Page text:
interaction with the game environment, in fact a huge amount for a game
written in 1984!

The  game had a 'memory' of where objects were left,  as you could drop
an object, and come back for it later, and it would still be there. The
puzzles  were clever,  a lot depending on some fairly sharp timing,  so
that  ingredient from classic two dimensional games was still  relevant
here.  Oh yes, there was a time limit, of forty (game) days and nights.
This passage of time was indicated by a sun/moon clock.

Another  clever  little  extra,  was  the transformation  of  the  game
character,  from  the  human 'Sabreman' form,  to a werewolf,  when day
changed   to  night!   This  could  be  a  bloody  nuisance  sometimes,
particularly  when you are trying to get out of a tight  corner,  where
the  transformation  left you standing still at just  the  wrong  time.
Changing to a werewolf also affected the game intelligence,  as some of
the  monsters definitely took a more aggressive attitude when you  were
in werewolf form.  This meant that certain rooms were impassable,  when
you were in that big fur coat!

Anyway,  Knight  Lore  is  one  of  those  games,  which  tends  to  be
responsible for the popularity of emulated 8-Bit computers! Back in the
olden  days,  I  was  personally a lot more familiar  with  the  second
Ultimate isometric effort,  'Alien-8', which used the same game engine,
but a more sci-fi based premise for the game.

And what about this Falcon version?  Well,   the original game seems to
be fully represented,  as I have just described above. In that respect,
it  is identical to the classic Speccy original.  There may have been a
set  number of lives,  and this restriction seems to have been removed,
perhaps  the  authors  figuring  that it is a  tough  game,  even  with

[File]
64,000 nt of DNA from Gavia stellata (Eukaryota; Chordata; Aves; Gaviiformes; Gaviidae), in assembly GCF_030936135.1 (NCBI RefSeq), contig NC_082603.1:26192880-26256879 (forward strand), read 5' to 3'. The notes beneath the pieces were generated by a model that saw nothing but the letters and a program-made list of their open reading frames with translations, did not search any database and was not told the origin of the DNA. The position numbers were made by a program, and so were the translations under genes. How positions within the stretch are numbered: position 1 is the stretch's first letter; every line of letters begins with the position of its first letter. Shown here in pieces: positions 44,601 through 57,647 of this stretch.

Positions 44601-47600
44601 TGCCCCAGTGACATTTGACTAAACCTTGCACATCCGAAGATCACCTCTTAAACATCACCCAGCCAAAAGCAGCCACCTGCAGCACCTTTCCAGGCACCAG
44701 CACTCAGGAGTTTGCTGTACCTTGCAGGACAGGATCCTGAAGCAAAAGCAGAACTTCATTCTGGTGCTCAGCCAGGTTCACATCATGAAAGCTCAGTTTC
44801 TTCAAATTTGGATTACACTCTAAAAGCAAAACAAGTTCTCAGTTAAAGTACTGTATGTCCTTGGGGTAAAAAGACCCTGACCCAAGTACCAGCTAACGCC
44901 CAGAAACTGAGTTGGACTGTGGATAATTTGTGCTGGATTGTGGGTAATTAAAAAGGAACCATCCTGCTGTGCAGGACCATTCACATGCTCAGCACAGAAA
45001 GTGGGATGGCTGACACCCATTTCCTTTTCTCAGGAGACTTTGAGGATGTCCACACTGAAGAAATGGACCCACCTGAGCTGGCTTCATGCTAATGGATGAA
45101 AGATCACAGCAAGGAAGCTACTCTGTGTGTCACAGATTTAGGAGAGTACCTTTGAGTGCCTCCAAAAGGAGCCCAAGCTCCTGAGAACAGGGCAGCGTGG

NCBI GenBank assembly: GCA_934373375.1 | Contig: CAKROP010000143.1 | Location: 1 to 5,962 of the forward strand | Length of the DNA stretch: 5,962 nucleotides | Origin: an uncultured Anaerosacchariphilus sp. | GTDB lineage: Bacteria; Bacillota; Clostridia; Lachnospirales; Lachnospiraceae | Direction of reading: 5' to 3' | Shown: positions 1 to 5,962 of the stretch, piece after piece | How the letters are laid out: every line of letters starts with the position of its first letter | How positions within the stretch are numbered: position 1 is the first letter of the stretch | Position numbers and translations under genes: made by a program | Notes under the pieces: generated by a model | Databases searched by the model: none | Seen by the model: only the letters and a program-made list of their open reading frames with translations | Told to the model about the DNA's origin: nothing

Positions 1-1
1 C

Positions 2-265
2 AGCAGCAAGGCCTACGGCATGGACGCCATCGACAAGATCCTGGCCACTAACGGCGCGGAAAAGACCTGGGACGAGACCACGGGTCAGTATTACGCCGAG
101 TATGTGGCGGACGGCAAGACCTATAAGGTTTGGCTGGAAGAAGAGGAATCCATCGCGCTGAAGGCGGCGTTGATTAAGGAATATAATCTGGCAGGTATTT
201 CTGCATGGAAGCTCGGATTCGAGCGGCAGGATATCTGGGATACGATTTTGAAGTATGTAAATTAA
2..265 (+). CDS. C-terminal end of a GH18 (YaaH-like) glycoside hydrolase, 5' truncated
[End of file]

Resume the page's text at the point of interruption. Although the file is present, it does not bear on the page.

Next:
infinite lives.

Also,  I mentioned before, that a 9-pin joystick is needed (port 1, not
Kempston!),  so  the keyboard control option seems to have been removed

Where  the  most  obvious effort has gone in,  is with  the  recoloured
graphics.  The game has been pulled apart,  the sprites ripped out, and
redone  in  shades  which give more depth,  and a  greater  feeling  of
solidity. The game has been recoloured to the 256 colour mode? It looks
a lot on first sighting how someone would do Knight Lore on the ST, but
still,  a  good  end result.  The sound effects, which are gently quiet
spot effects, seem to have been kept in from the original game!

You can get an idea of what it looks like here..

It does work on any Falcon, totally at home on my 16 mhz RGB-based set-
up,  and not requiring any special conditions or tweaks to run straight
away on my Centurbo 2 SVGA-monitored Falcon either.

From  there,  not  a lot else to say,  apart from the fact that it is a
true classic, which still feels like a winning game today! Is a revival
of the classic arcade adventure due?

And who are the people responsible,  please get in touch, as respect is
due to you!

But I'm still waiting for the Falcon truecolor version of 'Atic Atak'!

CiH - For Alive! Magazine, Jan 2001..

Alive 2